Door-to-Balloon Time and Mortality

Jason, a reader, yesterday raised the following question about door to balloon times:

So I read something interesting a while back and unfortunately Iím not going to be able to site a source but it said this. A door to ballon time (d2b) of < 90 mins was immensely beneficial in decreasing m&m in STEMI pt's. We all know that now. It said a d2b < 75 mins added a little more benefit in reducing m&m. But I think at about d2b of about 60 mins we start to approach the limit. That is in decreasing d2b below 60 mins we realize no additional benefit.
Can anyone site the study?

There are many studies out there. Most of what I have read suggests the shorter the door-to-balloon time the better. Here is the study I use in some of my presentations.Association of door-to-balloon time and mortality in patients admitted to hospital with ST elevation myocardial infarction: national cohort study. It was published in the British Medical Journal in 2009.

Here was the conclusion:

“Any delay in primary percutaneous coronary intervention after a patient arrives at hospital is associated with higher mortality in hospital in those admitted with ST elevation myocardial infarction. Time to treatment should be as short as possible, even in centres currently providing primary percutaneous coronary intervention within 90 minutes.”

Here is a graph from that article illustrating the impact of decreasing door-to-balloon times on mortality.

A new study, also in the British Medical Journal (May 2012), Association of onset to balloon and door to balloon time with long term clinical outcome in patients with ST elevation acute myocardial infarction having primary percutaneous coronary intervention: observational study, suggests that what really matters is presentation to balloon time. And that in those patients who present early, the shortest possible door-to-balloon time improves outcomes.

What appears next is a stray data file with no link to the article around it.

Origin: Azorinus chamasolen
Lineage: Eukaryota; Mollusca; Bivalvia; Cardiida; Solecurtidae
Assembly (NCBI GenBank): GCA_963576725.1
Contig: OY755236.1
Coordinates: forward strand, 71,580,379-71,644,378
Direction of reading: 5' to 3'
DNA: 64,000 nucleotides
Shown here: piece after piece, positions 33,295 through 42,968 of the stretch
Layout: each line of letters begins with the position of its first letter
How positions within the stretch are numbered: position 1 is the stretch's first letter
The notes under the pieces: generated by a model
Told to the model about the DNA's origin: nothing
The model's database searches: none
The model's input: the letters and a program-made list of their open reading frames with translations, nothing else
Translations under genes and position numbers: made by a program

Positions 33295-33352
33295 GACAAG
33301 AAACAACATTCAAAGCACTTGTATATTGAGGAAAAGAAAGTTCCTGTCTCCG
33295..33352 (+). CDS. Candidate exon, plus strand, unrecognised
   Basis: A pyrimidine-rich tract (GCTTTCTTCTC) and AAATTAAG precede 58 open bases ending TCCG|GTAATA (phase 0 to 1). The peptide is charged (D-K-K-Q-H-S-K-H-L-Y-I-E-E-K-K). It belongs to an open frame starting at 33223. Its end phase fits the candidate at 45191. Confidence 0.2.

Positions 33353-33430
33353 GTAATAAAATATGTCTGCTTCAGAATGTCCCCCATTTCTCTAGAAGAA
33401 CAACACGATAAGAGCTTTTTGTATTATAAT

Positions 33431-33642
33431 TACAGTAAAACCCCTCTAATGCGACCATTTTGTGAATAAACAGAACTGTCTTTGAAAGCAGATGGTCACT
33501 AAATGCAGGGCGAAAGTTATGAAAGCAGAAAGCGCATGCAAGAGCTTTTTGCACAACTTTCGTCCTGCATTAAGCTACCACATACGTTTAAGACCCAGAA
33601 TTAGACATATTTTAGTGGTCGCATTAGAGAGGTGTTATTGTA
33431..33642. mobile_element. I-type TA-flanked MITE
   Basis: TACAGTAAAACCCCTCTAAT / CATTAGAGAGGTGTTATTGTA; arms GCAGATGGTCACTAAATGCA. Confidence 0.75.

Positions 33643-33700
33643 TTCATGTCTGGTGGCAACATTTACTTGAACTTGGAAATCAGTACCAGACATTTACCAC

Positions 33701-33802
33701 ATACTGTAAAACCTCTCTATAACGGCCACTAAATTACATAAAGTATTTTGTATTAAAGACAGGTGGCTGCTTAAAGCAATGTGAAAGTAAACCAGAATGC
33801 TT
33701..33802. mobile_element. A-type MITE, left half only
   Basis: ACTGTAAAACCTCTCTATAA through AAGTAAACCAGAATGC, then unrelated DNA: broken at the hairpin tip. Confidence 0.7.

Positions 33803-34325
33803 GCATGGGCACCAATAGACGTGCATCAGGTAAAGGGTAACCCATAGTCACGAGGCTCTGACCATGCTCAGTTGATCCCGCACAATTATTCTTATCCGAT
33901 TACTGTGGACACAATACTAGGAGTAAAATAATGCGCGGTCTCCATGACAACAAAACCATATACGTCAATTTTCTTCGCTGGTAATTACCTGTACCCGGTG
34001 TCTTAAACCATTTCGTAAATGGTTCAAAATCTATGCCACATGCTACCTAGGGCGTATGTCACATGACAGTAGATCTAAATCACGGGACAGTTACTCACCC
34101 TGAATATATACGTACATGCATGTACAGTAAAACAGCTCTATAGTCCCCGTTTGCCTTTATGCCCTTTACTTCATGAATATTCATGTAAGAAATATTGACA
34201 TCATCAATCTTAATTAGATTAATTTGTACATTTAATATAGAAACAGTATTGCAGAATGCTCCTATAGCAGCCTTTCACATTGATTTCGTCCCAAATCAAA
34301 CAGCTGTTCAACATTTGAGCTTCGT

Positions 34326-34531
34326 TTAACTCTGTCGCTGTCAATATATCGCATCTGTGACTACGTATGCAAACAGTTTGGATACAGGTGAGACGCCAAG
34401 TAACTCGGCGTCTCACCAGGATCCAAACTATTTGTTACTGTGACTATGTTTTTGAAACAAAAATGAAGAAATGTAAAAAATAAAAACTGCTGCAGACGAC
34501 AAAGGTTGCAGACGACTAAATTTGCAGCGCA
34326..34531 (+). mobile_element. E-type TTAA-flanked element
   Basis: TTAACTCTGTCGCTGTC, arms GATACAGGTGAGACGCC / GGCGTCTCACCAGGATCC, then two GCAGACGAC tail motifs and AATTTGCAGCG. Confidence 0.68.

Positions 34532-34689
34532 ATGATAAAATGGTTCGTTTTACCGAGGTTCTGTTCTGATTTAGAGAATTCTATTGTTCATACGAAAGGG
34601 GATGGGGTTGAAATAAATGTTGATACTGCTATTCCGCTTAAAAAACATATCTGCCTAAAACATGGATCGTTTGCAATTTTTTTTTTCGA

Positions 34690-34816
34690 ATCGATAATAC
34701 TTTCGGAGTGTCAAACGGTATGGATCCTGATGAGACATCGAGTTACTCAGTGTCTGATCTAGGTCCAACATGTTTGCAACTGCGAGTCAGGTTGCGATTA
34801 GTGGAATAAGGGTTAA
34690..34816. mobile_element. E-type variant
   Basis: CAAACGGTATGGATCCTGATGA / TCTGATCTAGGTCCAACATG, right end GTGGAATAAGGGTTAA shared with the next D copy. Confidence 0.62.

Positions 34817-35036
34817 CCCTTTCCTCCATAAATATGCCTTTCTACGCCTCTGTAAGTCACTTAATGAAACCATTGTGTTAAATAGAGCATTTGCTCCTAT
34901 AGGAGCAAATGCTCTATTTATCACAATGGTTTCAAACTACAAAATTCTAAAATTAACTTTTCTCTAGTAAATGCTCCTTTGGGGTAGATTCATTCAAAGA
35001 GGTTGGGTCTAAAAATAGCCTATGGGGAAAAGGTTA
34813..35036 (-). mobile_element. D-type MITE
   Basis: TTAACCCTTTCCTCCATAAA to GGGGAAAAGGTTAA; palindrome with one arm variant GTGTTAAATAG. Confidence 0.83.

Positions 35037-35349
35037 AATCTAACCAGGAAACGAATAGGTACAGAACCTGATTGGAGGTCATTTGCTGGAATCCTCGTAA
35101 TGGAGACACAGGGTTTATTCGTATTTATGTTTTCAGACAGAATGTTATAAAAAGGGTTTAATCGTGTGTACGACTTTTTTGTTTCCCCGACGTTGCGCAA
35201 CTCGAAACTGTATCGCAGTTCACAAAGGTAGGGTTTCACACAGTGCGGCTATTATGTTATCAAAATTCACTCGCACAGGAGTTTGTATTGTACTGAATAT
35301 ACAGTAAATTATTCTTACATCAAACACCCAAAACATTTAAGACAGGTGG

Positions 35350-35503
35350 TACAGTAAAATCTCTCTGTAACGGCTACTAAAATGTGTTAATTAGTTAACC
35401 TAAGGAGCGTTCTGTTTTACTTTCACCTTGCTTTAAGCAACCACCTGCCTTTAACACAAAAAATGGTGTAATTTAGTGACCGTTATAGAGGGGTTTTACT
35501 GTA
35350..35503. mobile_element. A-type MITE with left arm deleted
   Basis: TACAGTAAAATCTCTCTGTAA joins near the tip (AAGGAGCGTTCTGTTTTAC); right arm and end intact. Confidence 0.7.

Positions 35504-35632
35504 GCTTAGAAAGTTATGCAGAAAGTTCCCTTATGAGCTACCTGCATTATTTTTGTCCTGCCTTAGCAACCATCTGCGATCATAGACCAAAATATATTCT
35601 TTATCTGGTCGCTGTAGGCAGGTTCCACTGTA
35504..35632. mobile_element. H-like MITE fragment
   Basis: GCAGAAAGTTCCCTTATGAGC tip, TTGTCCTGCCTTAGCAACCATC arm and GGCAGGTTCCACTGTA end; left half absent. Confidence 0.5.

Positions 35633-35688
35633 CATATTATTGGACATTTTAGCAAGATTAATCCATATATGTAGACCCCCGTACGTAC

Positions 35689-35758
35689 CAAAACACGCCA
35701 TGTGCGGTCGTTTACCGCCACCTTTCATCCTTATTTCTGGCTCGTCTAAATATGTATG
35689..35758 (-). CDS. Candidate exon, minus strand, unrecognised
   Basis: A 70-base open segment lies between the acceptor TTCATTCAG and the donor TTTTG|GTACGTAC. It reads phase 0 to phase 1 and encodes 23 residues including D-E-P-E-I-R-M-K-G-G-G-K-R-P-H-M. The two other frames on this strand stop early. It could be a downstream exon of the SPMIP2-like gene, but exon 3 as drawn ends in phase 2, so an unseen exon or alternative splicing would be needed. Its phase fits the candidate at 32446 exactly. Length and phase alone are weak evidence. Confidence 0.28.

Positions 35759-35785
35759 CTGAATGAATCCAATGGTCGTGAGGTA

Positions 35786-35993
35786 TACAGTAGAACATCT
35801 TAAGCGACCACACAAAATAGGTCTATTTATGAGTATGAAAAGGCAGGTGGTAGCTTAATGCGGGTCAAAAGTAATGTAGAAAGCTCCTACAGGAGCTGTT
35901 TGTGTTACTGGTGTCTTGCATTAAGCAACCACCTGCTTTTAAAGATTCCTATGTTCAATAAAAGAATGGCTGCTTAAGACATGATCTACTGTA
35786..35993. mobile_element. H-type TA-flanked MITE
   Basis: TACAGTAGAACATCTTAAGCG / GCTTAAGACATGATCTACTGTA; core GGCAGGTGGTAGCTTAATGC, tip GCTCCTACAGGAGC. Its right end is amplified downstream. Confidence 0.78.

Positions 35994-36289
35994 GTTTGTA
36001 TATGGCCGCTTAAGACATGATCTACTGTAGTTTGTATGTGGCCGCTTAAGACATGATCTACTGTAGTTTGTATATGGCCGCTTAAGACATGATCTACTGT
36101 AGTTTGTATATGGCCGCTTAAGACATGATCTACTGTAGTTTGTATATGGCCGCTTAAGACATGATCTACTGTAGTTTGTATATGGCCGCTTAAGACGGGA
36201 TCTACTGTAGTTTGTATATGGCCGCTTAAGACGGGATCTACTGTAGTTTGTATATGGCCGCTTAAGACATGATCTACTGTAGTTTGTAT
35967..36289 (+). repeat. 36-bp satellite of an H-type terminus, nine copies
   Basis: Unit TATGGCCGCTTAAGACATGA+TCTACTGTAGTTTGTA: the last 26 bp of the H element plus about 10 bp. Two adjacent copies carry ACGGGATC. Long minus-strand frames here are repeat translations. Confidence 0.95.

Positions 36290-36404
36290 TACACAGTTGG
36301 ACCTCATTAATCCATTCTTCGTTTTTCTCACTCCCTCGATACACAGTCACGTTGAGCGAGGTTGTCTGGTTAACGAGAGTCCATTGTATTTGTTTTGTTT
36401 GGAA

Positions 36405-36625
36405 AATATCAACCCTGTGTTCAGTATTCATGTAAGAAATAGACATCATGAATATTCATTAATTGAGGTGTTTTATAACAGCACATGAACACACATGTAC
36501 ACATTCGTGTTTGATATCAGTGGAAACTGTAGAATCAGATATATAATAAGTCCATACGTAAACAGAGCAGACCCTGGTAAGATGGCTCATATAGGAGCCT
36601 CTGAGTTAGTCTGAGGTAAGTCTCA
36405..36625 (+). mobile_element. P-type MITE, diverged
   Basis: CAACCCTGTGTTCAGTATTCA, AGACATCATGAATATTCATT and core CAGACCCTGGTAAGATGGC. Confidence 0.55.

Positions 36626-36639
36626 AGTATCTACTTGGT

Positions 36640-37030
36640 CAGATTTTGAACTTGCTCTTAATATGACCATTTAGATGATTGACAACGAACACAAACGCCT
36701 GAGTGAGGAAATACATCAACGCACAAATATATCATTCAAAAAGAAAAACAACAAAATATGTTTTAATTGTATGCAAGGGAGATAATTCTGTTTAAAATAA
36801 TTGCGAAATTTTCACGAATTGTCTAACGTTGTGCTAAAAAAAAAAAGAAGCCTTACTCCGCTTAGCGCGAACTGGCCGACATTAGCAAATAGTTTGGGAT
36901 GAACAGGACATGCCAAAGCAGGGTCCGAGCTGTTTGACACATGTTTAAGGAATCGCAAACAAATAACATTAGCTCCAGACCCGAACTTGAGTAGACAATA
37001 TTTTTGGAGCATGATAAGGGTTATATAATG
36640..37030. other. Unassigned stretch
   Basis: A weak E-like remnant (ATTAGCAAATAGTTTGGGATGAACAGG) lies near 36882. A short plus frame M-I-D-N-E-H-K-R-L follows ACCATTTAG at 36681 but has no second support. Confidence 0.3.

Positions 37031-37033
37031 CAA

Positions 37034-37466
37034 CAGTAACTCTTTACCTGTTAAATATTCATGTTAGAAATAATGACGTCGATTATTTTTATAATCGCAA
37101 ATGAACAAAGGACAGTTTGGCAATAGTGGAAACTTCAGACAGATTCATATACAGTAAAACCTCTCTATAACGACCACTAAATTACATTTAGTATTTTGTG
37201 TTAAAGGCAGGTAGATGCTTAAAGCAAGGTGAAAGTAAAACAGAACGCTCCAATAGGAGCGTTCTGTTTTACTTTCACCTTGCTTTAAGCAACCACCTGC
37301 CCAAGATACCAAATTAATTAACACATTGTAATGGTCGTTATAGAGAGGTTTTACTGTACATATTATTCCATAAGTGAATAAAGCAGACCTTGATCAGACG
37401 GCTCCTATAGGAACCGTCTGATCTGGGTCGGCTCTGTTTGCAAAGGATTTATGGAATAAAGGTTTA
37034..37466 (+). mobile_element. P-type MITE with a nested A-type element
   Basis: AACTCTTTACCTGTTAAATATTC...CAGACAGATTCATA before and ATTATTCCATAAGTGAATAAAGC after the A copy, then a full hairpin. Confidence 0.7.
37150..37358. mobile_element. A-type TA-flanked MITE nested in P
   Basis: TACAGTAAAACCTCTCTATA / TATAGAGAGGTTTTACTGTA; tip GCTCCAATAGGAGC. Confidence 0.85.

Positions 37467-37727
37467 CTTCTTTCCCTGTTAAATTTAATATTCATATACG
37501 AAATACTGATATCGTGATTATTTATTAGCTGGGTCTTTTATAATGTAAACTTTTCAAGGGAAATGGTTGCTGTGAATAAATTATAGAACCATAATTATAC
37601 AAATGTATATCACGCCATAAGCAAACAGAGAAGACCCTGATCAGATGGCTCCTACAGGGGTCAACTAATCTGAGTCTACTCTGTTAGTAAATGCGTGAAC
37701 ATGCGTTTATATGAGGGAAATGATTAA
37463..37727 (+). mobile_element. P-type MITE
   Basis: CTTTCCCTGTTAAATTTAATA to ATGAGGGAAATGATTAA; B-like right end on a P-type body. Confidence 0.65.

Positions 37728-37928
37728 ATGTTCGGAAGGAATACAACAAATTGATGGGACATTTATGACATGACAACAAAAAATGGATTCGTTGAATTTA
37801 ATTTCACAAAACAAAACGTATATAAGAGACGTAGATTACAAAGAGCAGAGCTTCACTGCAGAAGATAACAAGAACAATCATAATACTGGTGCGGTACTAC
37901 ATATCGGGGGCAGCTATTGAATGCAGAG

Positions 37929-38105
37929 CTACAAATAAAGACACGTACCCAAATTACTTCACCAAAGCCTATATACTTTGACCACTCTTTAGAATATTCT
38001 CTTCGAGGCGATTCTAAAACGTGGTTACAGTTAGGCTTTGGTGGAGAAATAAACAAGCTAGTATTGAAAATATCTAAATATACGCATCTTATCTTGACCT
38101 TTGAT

Here is their summary:

What is already known on this topic:

Results from previous studies are quite inconsistent regarding the relation of symptom onset to balloon time and clinical outcomes in patients with ST segment elevation myocardial infarction.

The time to evaluate endpoints varied widely between these different studies.

Little is known about the relation of onset to balloon time with long term clinical outcomes in actual clinical practice.

What this study adds:

A clear association has been shown between a short onset to balloon time of less than three hours and better long term (three year) clinical outcomes.

The benefit of short door to balloon time was limited to patients who presented early.

Further improvement in the outcome of patients with ST segment elevation myocardial infarction could be achieved by reducing the total ischaemic time with various efforts.

The bottom line for paramedics is do everything we can to contribute to the safe shortening of door-to-balloon times in STEMI patients. The best way we can do that is through early activation.

2 Comments

  • Terry says:

    Today’s issue of the New England Journal posts an article stating that although DTB times have gone down significantly, patient mortality has not. Very Interesting.

    • medicscribe says:

      Interesting. Thanks, I will have to check it out.

      I won’t be able to access the full article until tomorrow, but looking at the site there is an accompanying perspective article that says the following:

      Time to Treatment in Patients with STEMI
      Eric R. Bates, M.D., and Alice K. Jacobs, M.D.
      N Engl J Med 2013; 369:889-892September 5, 2013DOI: 10.1056/NEJMp1308772

      Share:
      The focus on door-to-balloon time has expedited arrival in the cardiac catheterization laboratory for patients with ST-segment elevation myocardial infarction. Now the main opportunity for improving outcomes lies in the prehospital system of care, where challenges remain.

      I’ll post something on this after I have read it.

      Peter

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Peter Canning

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